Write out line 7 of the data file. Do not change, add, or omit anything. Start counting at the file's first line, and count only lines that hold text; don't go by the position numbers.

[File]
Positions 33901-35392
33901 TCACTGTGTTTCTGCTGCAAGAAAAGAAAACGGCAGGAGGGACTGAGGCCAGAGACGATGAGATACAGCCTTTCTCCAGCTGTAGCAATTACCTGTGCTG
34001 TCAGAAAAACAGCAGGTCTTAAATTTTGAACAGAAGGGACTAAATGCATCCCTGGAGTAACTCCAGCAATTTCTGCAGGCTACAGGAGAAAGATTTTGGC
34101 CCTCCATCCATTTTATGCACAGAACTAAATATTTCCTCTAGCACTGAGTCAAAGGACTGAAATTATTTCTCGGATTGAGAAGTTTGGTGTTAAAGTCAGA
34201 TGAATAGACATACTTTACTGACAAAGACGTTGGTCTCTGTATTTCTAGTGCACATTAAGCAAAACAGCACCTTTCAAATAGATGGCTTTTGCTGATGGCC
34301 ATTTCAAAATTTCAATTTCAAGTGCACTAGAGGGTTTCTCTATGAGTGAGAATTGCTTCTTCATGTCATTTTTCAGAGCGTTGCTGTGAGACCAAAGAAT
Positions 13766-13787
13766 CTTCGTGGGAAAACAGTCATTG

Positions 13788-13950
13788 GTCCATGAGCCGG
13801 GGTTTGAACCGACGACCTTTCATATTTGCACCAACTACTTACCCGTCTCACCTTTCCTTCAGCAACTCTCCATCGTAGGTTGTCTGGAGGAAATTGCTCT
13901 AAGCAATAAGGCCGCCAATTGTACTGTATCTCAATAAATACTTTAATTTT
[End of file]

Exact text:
Positions 13766-13787